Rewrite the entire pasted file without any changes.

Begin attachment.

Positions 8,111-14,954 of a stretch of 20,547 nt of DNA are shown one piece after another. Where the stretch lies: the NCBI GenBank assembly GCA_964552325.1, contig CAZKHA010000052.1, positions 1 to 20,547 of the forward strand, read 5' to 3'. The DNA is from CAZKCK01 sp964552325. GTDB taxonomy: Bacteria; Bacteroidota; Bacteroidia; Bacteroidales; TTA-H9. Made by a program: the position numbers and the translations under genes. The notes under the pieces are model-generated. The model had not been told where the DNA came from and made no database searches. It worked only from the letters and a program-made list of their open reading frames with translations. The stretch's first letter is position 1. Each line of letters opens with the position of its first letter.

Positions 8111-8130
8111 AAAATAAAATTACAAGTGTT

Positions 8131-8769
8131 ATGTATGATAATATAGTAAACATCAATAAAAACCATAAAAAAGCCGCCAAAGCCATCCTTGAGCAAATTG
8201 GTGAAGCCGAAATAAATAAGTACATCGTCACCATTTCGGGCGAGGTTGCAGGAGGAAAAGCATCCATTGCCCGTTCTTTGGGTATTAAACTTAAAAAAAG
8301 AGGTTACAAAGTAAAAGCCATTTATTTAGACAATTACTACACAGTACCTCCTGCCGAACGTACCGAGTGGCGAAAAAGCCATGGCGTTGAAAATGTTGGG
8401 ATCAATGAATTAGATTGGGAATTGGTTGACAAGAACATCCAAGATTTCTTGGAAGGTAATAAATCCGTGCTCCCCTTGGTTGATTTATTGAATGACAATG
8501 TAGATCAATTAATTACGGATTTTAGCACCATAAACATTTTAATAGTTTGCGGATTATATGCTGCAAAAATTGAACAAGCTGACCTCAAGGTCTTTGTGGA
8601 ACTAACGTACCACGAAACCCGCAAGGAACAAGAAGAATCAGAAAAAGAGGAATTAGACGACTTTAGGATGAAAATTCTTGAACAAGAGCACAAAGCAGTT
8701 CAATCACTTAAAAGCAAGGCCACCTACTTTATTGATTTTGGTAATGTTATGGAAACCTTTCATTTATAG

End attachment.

Positions 8,111-14,954 of a stretch of 20,547 nt of DNA are shown one piece after another. Where the stretch lies: the NCBI GenBank assembly GCA_964552325.1, contig CAZKHA010000052.1, positions 1 to 20,547 of the forward strand, read 5' to 3'. The DNA is from CAZKCK01 sp964552325. GTDB taxonomy: Bacteria; Bacteroidota; Bacteroidia; Bacteroidales; TTA-H9. Made by a program: the position numbers and the translations under genes. The notes under the pieces are model-generated. The model had not been told where the DNA came from and made no database searches. It worked only from the letters and a program-made list of their open reading frames with translations. The stretch's first letter is position 1. Each line of letters opens with the position of its first letter.

Positions 8111-8130
8111 AAAATAAAATTACAAGTGTT

Positions 8131-8769
8131 ATGTATGATAATATAGTAAACATCAATAAAAACCATAAAAAAGCCGCCAAAGCCATCCTTGAGCAAATTG
8201 GTGAAGCCGAAATAAATAAGTACATCGTCACCATTTCGGGCGAGGTTGCAGGAGGAAAAGCATCCATTGCCCGTTCTTTGGGTATTAAACTTAAAAAAAG
8301 AGGTTACAAAGTAAAAGCCATTTATTTAGACAATTACTACACAGTACCTCCTGCCGAACGTACCGAGTGGCGAAAAAGCCATGGCGTTGAAAATGTTGGG
8401 ATCAATGAATTAGATTGGGAATTGGTTGACAAGAACATCCAAGATTTCTTGGAAGGTAATAAATCCGTGCTCCCCTTGGTTGATTTATTGAATGACAATG
8501 TAGATCAATTAATTACGGATTTTAGCACCATAAACATTTTAATAGTTTGCGGATTATATGCTGCAAAAATTGAACAAGCTGACCTCAAGGTCTTTGTGGA
8601 ACTAACGTACCACGAAACCCGCAAGGAACAAGAAGAATCAGAAAAAGAGGAATTAGACGACTTTAGGATGAAAATTCTTGAACAAGAGCACAAAGCAGTT
8701 CAATCACTTAAAAGCAAGGCCACCTACTTTATTGATTTTGGTAATGTTATGGAAACCTTTCATTTATAG